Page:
Acid and Alkaline Contamination
If a parachute assembly is suspected of having
acid or alkaline contamination, it must be tested
with a pH test paper. A pH reading of 5.0 to 9.0
is in the safe zone. Readings below 5.0 indicate
excess acidity, and readings above 9.0 indicate
excess alkalinity. By following the steps listed
below, you will be able to conduct a proper
inspection to determine if a stain is acid or
alkaline. You need to have distilled water and a
pH test paper kit (full range and short range).
MAKE SURE THAT THE TESTING
AREA IS FREE OF CONTAMINANTS
TO AVOID FALSE READINGS OR
DAMAGE TO THE ASSEMBLY.
To perform an acid and alkaline contaminant
inspection properly, you should take the following
1. First, dampen the suspected area with
2. Place a piece of full-range test paper (0.0
to 14.0 pH) on the dampened area. Compare the
color of the paper with the chart samples to
determine the approximate pH and which specific
short-range test paper to use.
3. Place the short-range test paper indicated
by step 2 on the dampened area. The color the
paper changes to will indicate the pH factor of
the affected area. By matching the test strip with
the applicable range color chart supplied with the
pH indicator kit, you can determine the strength
of the acid or alkaline present.
NOTE: You must be careful not to let the
suspected contaminated area come into
contact with any other area, as this could
spread the damage.
4. Treat contaminated areas of the para-
chute assembly in accordance with NAVAIR
Those stains caused by contact with acid, oil,
and salt water are the most harmful to nylon and
should be removed as quickly as possible to
prevent further deterioration of the material.
Although sun rays do not stain, they are most
harmful to nylon. Parachutes and components
must be kept out of the direct sunlight.
INSPECTING FOR WEAR AND
Wear in a parachute is not difficult to detect.
Chafing at the comers or on outside surfaces is
where the most wear occurs. Parts of parachutes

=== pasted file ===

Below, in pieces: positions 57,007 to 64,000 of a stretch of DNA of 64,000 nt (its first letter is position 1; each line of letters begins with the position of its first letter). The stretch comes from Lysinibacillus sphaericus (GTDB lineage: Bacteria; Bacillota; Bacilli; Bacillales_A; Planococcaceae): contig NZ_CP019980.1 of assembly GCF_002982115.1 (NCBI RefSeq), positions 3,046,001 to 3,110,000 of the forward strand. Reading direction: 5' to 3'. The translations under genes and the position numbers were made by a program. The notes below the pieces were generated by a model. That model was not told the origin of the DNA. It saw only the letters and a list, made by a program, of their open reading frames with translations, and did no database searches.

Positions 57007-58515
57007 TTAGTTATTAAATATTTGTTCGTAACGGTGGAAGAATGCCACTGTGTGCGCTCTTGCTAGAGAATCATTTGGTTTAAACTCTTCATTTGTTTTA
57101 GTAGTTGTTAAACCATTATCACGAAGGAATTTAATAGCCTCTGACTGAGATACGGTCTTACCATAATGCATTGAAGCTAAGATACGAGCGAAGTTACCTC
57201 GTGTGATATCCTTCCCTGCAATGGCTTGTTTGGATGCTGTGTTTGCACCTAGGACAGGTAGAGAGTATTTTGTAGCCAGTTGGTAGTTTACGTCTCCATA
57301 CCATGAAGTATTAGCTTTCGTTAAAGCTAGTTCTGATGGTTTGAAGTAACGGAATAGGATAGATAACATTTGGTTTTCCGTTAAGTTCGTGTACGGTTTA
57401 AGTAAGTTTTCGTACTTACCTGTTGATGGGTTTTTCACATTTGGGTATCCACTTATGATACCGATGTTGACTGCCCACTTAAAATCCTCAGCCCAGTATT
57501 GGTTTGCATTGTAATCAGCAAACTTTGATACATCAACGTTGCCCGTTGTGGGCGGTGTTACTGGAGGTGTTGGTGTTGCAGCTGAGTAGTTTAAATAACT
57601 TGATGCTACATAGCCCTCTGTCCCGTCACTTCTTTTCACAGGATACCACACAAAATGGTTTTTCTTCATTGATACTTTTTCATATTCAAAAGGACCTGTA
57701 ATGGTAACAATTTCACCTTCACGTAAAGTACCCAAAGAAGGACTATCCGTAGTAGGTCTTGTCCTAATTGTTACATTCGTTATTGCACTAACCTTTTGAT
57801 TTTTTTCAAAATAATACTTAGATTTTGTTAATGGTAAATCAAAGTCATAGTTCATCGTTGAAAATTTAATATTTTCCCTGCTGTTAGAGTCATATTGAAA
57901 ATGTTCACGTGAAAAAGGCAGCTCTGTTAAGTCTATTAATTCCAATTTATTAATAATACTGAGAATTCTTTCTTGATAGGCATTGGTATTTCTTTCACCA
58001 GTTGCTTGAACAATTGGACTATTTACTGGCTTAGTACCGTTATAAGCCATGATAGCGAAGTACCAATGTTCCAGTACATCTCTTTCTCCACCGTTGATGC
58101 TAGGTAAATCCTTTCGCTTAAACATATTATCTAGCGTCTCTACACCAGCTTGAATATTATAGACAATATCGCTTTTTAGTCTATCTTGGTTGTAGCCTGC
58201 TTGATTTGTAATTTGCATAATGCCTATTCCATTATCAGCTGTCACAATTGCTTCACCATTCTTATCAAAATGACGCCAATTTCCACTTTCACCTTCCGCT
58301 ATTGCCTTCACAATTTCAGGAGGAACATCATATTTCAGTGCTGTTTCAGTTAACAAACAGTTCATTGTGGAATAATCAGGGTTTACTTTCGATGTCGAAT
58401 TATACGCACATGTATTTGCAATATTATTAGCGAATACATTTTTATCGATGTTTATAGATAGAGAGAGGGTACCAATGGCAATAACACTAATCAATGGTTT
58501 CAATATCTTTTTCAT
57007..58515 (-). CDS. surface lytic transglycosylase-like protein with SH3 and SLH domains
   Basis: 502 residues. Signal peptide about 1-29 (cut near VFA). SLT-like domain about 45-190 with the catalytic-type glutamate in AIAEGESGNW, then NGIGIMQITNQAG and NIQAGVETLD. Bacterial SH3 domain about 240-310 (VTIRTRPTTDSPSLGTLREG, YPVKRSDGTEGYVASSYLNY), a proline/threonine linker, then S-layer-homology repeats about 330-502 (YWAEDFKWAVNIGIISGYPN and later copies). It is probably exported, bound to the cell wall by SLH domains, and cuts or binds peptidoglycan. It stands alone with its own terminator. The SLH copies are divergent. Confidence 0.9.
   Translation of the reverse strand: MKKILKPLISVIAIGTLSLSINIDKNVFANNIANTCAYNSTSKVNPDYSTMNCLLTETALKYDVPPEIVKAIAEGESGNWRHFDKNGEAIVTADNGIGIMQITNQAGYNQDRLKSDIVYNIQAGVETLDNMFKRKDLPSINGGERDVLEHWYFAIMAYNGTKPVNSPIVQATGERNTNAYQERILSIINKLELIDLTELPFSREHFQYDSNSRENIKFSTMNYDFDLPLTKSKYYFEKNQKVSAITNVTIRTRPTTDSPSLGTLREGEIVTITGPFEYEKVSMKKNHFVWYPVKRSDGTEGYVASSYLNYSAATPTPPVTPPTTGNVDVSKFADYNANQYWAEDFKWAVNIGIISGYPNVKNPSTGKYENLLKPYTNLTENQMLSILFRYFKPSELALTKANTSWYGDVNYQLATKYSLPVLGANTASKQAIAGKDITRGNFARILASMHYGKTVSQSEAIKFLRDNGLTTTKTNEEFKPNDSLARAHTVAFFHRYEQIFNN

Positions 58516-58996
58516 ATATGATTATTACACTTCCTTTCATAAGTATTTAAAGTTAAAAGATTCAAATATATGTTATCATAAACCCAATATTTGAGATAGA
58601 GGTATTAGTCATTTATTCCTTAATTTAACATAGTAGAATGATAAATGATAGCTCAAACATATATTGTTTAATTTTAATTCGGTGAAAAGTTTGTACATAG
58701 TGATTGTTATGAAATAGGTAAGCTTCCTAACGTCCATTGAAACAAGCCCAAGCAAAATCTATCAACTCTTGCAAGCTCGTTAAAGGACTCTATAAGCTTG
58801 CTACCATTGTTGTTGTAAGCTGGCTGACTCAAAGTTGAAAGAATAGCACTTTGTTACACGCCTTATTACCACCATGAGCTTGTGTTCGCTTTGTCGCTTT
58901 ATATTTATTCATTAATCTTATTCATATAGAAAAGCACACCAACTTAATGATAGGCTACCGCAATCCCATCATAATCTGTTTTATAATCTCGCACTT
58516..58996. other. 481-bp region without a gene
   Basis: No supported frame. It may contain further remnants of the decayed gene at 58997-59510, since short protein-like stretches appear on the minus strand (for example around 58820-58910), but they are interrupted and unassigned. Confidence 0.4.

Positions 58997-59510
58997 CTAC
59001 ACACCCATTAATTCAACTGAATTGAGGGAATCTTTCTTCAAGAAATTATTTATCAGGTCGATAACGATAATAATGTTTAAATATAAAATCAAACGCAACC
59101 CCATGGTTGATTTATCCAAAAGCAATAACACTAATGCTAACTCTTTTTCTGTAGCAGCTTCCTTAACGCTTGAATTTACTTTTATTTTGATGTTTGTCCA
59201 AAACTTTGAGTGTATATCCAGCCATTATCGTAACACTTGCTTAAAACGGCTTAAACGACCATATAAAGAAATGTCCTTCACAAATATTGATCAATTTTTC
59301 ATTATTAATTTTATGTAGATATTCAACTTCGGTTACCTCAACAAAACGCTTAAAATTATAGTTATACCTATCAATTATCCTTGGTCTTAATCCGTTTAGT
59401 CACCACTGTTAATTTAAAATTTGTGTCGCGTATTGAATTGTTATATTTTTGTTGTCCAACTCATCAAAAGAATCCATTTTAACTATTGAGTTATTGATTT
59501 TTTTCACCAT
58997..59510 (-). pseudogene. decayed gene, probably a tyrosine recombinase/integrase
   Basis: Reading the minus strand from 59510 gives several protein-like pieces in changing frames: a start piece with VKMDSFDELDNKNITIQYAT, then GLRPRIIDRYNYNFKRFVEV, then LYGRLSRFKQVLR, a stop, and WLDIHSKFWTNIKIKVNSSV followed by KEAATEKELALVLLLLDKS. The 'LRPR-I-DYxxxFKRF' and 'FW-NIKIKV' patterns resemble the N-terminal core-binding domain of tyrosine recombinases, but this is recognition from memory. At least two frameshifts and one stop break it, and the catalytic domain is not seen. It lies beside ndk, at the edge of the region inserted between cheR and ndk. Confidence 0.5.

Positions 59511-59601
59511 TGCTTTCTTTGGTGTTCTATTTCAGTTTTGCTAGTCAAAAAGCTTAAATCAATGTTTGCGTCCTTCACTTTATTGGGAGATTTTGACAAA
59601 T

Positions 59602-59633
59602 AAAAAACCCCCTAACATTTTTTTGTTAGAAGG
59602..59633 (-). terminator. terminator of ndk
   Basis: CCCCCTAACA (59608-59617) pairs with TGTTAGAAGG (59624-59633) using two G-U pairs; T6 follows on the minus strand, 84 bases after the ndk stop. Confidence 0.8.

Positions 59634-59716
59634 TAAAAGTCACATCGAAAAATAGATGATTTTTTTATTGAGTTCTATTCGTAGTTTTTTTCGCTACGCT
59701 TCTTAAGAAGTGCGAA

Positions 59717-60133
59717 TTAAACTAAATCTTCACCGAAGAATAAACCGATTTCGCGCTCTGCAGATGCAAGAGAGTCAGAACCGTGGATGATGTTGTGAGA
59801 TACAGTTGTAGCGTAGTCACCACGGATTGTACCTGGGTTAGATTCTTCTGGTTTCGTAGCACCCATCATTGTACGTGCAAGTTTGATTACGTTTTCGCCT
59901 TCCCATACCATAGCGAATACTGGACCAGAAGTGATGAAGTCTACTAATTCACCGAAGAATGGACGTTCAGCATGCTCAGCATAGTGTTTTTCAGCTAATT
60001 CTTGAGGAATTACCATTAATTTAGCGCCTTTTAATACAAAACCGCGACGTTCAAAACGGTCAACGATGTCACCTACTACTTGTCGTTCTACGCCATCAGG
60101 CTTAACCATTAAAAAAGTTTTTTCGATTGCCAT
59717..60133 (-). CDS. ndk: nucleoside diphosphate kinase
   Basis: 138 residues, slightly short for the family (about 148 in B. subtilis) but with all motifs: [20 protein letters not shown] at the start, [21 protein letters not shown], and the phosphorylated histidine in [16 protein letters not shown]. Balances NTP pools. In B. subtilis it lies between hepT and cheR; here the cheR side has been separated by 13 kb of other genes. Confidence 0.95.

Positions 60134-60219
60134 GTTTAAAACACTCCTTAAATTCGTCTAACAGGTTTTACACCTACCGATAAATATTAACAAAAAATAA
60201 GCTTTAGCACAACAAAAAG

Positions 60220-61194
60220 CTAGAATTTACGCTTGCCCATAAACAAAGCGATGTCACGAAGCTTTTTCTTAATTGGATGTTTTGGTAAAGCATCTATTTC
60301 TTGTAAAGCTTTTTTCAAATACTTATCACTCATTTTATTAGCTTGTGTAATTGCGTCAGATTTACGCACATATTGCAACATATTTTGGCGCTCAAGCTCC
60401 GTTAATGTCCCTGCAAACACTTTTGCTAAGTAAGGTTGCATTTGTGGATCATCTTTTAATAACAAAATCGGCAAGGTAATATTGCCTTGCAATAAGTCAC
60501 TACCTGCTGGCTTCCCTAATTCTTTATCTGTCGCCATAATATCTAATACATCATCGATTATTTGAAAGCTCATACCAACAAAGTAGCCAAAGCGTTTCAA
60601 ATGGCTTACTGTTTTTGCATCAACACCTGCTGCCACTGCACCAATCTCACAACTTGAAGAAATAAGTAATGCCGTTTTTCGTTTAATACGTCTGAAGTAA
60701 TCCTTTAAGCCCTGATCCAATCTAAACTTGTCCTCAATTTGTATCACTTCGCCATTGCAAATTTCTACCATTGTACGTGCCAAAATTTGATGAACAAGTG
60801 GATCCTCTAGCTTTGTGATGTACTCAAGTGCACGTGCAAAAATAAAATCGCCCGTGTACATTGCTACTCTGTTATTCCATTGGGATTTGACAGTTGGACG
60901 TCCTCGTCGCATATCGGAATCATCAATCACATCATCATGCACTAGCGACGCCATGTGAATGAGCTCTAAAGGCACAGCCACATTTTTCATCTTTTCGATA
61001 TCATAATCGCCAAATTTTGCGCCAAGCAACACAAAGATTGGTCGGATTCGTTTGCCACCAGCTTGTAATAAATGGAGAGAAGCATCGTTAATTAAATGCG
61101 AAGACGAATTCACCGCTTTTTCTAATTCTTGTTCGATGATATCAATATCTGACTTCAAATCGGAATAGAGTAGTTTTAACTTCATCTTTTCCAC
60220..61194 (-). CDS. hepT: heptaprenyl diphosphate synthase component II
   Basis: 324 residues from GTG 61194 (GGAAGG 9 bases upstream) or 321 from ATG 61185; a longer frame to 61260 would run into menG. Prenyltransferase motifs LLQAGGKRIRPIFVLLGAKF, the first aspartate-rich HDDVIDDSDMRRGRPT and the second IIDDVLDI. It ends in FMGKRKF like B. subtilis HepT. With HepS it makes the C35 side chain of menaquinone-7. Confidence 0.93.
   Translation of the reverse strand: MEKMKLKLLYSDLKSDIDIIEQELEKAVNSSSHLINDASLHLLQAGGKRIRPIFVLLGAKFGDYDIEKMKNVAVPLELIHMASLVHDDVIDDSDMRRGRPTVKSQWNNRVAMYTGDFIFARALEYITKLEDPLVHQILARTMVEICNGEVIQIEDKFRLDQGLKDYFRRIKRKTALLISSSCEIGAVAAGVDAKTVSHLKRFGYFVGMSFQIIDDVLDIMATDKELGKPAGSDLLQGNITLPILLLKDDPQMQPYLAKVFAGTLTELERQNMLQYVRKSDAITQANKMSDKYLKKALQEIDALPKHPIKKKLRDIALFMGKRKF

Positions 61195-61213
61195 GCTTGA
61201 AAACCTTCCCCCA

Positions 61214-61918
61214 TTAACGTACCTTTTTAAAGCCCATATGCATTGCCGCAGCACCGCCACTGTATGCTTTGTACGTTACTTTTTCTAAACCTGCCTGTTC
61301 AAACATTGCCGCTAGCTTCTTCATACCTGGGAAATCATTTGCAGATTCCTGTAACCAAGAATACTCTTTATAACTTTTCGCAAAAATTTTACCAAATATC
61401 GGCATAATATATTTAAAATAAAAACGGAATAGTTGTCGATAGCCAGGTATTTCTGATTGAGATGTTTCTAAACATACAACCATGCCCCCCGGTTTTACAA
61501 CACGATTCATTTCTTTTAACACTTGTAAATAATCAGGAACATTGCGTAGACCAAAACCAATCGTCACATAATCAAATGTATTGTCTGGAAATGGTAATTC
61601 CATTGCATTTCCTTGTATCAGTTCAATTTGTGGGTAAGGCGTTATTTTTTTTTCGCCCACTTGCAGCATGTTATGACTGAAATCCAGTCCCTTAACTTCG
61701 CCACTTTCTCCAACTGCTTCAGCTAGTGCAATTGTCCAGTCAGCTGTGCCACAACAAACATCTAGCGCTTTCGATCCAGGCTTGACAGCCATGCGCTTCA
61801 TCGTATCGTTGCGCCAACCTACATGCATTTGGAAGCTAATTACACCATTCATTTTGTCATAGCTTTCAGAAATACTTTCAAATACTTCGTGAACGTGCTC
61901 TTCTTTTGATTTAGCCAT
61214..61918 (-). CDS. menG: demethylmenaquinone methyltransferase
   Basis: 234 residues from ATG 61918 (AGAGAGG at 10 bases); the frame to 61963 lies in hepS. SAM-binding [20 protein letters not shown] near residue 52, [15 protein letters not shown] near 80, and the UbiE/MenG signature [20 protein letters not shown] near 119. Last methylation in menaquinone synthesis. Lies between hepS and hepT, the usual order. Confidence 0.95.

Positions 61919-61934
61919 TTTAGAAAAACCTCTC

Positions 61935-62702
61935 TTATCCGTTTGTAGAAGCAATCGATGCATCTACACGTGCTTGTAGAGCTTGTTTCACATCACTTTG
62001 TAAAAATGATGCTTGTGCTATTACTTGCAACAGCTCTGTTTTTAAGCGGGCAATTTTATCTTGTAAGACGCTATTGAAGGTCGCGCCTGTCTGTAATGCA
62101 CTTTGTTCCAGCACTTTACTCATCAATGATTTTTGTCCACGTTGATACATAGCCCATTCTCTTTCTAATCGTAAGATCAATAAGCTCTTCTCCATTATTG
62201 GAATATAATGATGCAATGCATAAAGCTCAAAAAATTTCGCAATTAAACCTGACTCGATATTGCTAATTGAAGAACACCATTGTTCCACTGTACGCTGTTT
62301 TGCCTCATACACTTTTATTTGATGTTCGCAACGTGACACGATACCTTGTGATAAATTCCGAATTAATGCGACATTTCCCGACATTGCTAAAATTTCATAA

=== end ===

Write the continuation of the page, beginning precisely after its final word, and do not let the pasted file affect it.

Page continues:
and related equipment showing excessive wear
should be replaced or repaired, the work to be
accomplished at the lowest maintenance level
capable of performing the task.
PILOT PARACHUTE INSPECTION
Inspect the fabric drag surfaces, rib pockets,
lift webs, seams, and suspension lines for signs
of contamination, cuts, tears, burns, fraying, and
loose or missing stitches. Inspect the vane material
for defects and deterioration. Inspect for seam
separation along the seam area where the vane
attaches to the cone and suspension lines. Yarn
separation is acceptable; however, replace the
pilot chute if the vane material contains holes, rips
or tears. Inspect the spring assembly for sufficient
tension and bends. Replace ail loose or broken
tackings. There is little that you can repair on a
pilot parachute. If any damage is found, you must
replace the pilot parachute in accordance with
Inspecting the canopy requires the most time.
You must take your time in order to be certain
that you dont miss any defects. NAVAIR
13-600-4-6-3 and NAVAIR 13-1-6.2 spell out the
step-by-step procedures for this inspection. Any
damage must be recorded on a canopy damage
chart. (See figure 1-15.) To inspect the canopy for
possible defects or damage, you should take the
Lay the canopy on a clean packing table
nameplate gore is facing down.
Place tension on the canopy.